The universality of the poem is made apparent when the narrator says:

Quitting Time

is not announced

by whistles blowing,

but by screams

in your low back, your head,

your neck.

Veasey’s poem reveals that:

Quitting Time

Comes at the end

Of that one sleepless night too many,

When you look into a mirror and, instead of a reflection, see

A shadow.

Ultimately, the poem reveals shows how the dramatic release after an emotionally exhausting event is completely necessary and important to the overall process of healing. The narrator informs the audience that:

No matter how you grit your teeth

And clench your fists, this thing called

Quitting Time

Will save your soul.

According to Veasey, he “didn’t decide to become a public poet, it chose [him], as did [his] other great love, singing.” He has written and recorded about a dozen songs for his CD, Build a Fire. Veasey’s other careers have included journalism, editorial work, arts administration, teaching writing, and serving as a public radio host in Central Pennsylvania. Currently, Veasey hosts reading at a theater and sings first tenor in two choral groups.

Veasey was first published in Painted Bride Quarterly// in Philadelphia. Since Veasey’s initial publication, he has had ten books of poetry published. His poem, “Three Mile Island Siren” was included in //Common Wealth: Contemporary Poets on Pennsylvania//, and he has poems poem in other anthologies including , //Sweet Jesus: Poems about the Ultimate Icon//; //A Loving Testimony: Remembering Loved Ones Lost to AIDS; Gay Roots;// and //Son Of The Male Muse. He has written two plays which were shown in Philadelphia and Lancaster. As a journalist, Veasey wrote hundreds ;of articles and conducted interviews with a number of well known individuals including David Lynch, Laurie Anderson, George Carlin, and Joan Baez.

His work primarily deals with being outside of mainstream American culture, what he describes as “living amid the dangers and pressures of an urban environment,” and his adjustments to transitioning into “small-town living.” Other subjects for Veasey’s poems are the different kinds of relationships individuals experience throughout their lives and being the victim of child abuse. Veasey describes the goal of his writing to be “[the recognition of] our common humanity.” Poet Christopher Bursk described Veasey as, “A brave and authentic poet.”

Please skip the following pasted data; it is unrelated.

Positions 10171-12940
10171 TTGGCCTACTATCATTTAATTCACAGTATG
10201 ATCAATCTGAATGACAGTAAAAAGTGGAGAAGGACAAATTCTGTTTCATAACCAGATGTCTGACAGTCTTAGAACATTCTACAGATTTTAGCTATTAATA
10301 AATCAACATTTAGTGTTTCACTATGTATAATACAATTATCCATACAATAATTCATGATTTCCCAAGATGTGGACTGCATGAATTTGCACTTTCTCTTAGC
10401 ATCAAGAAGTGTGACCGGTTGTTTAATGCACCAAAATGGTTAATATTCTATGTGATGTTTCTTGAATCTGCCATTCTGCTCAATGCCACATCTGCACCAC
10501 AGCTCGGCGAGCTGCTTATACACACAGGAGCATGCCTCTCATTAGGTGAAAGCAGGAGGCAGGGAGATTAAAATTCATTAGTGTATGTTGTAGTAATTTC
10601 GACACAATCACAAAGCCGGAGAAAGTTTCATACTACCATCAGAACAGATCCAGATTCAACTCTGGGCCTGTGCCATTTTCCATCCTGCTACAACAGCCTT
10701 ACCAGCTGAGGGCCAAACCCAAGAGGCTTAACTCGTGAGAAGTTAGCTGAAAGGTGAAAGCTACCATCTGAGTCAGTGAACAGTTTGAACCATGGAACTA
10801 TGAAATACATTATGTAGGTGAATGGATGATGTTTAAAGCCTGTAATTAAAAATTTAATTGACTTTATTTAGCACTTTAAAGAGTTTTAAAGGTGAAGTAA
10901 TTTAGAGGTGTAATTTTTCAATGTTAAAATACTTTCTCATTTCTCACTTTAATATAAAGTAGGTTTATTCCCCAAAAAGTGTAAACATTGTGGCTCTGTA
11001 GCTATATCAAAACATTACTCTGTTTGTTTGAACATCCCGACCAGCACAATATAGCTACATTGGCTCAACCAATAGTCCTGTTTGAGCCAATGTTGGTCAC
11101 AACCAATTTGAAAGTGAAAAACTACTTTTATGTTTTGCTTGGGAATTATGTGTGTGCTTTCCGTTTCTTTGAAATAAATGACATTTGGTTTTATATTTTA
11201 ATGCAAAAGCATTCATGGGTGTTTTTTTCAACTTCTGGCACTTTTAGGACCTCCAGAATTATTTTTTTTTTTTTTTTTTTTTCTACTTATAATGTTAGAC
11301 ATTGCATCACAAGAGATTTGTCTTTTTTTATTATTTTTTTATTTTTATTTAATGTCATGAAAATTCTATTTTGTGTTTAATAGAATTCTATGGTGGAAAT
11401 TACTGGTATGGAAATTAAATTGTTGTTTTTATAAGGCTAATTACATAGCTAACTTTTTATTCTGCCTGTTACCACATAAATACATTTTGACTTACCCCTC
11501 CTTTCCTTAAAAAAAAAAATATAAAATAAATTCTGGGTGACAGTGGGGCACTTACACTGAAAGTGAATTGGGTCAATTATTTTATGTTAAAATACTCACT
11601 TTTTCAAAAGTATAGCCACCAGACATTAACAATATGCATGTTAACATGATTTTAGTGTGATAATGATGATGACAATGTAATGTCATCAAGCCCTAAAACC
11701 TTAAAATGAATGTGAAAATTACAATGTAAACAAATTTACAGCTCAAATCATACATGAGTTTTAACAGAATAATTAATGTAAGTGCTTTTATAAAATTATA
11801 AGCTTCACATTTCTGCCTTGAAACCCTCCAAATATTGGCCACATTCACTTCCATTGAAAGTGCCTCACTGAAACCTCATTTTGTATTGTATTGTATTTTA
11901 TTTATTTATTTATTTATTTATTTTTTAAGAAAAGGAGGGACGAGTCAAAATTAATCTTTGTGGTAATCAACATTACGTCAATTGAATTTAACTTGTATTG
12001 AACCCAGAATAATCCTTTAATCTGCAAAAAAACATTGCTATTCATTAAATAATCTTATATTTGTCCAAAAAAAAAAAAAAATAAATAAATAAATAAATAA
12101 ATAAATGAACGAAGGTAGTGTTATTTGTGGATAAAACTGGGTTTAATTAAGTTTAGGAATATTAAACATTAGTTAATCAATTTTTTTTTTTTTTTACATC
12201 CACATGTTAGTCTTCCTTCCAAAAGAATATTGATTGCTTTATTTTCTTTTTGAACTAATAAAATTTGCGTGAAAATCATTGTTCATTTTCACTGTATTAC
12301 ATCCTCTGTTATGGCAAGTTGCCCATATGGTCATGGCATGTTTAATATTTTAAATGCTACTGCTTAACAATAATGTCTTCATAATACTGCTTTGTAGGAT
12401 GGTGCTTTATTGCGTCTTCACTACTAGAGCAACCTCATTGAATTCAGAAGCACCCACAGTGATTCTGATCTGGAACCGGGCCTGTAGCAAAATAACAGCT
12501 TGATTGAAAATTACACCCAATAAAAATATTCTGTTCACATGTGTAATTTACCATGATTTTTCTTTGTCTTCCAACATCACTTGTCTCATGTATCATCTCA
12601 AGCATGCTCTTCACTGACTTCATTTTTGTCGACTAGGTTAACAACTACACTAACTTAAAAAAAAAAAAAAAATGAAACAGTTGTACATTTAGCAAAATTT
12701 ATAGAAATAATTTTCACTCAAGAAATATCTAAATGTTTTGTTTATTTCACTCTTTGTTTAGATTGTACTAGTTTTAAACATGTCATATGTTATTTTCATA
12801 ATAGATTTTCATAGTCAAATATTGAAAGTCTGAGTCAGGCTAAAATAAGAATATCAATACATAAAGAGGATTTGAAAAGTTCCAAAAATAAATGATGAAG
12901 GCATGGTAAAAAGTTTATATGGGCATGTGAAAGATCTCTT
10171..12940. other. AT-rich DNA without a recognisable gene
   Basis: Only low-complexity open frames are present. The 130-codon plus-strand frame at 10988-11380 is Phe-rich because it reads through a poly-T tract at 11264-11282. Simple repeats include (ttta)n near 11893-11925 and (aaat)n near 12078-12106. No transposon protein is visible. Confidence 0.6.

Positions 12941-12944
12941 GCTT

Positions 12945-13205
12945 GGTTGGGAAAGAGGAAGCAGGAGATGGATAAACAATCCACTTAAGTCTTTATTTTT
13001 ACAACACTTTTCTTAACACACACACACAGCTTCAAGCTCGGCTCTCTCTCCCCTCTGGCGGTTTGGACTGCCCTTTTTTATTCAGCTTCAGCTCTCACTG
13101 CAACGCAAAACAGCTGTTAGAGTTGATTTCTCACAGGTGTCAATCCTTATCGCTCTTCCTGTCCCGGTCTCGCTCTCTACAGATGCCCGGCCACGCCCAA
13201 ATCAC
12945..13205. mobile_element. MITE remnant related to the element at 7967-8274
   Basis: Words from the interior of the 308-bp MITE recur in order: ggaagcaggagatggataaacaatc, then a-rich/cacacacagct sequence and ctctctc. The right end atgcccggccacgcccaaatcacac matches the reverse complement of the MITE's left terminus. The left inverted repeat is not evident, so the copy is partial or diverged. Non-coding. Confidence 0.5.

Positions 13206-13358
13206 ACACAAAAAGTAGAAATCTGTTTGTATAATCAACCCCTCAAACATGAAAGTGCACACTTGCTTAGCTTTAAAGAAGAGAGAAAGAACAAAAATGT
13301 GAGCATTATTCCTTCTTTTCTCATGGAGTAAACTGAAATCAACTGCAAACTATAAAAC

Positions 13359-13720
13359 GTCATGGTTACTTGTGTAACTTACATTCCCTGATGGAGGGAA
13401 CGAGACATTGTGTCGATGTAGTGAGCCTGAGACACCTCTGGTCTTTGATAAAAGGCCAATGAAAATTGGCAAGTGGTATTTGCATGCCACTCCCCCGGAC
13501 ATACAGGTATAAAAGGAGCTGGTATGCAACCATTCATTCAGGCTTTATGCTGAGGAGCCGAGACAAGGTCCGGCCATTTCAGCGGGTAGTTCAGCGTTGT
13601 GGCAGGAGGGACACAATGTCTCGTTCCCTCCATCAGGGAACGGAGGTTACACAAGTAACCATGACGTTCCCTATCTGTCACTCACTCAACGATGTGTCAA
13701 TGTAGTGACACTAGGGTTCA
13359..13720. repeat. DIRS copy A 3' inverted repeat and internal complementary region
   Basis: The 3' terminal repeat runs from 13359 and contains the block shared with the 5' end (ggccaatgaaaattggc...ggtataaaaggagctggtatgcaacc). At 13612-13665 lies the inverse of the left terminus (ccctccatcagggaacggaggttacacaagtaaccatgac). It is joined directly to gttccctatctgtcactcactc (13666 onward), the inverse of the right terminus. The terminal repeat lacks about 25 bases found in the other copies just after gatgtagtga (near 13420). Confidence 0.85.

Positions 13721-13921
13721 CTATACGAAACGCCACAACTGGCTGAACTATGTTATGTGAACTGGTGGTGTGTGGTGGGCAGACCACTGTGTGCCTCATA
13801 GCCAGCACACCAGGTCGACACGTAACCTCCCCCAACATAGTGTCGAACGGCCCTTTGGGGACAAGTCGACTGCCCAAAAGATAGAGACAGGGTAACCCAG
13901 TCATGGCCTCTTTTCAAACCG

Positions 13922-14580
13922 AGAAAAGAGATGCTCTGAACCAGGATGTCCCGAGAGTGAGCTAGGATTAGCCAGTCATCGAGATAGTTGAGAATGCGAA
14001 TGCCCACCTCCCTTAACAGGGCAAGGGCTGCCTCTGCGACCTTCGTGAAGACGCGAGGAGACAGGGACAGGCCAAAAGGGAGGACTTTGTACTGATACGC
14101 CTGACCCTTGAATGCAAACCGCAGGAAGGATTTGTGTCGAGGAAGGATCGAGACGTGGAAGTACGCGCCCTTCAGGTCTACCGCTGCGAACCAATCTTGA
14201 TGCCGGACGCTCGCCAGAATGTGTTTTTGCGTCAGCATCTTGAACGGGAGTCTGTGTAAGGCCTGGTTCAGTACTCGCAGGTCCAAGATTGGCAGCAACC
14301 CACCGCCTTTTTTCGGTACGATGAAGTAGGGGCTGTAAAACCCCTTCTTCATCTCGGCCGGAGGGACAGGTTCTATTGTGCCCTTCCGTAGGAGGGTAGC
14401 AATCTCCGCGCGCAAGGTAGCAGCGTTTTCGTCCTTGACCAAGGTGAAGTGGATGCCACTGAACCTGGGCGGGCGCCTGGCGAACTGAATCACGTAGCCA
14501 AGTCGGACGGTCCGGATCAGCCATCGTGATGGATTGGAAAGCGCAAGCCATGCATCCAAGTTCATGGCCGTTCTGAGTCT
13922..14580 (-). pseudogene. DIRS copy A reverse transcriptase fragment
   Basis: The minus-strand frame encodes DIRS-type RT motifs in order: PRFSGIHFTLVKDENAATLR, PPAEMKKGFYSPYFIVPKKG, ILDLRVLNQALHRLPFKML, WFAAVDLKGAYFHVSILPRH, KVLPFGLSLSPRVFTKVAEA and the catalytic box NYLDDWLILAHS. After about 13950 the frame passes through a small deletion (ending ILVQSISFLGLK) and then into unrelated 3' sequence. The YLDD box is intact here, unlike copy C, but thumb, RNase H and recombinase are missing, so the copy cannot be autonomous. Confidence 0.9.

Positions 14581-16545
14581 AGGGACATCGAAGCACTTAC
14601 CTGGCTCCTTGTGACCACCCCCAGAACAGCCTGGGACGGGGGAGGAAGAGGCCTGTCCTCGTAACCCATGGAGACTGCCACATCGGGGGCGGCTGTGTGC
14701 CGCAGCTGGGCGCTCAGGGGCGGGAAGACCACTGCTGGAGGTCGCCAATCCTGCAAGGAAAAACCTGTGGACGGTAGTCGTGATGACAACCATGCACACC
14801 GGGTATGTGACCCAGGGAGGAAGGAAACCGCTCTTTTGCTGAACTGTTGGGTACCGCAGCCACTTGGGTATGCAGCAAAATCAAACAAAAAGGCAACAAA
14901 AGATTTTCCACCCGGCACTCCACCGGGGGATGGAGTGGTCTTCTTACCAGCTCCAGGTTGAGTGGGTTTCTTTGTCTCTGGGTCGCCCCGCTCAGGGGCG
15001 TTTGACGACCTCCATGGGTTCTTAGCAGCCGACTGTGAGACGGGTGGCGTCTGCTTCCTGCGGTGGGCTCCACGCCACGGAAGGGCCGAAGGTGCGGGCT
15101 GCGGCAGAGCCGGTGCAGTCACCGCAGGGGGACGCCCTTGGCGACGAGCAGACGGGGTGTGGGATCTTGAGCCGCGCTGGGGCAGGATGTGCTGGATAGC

Veasey and his partner, David Walker, have been together for three decades. After spending much of his life in urban environments, Veasey now lives in Hummelstown, a small town not far from Three Mile Island.


  • No Time for Miracles. Bar Harbor, ME: Yardbird Books, 1989.
  • Quitting Time. Harrisburg, PA: Warm Spring Press, 1991.
  • The Moon in the Nest. New York: Crosstown Books, 2003
  • Half-Life. Reading, PA: Red Pagoda Press, 2005.


  • Duhamel, Denise and Nick Carbo. Sweet Jesus: Poems about the Ultimate Icon. Los Angeles, CA: Anthology Press, 2003.
  • Email Interview with Alan Jalowitz. 10 Nov. 2005.
  • Maddox, Marjorie and Jerry Wemple, eds. Common Wealth: Contemporary Poets on Pennsylvania. University Park, PA: Penn State UP, 2005.

This biography was prepared by Elizabeth Thompson.

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Date of Birth: April 4, 1955

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Social/Political Groups he attends/attended: Gay Activists Alliance, New Studies Poets, Unitarian Church of Harrisburg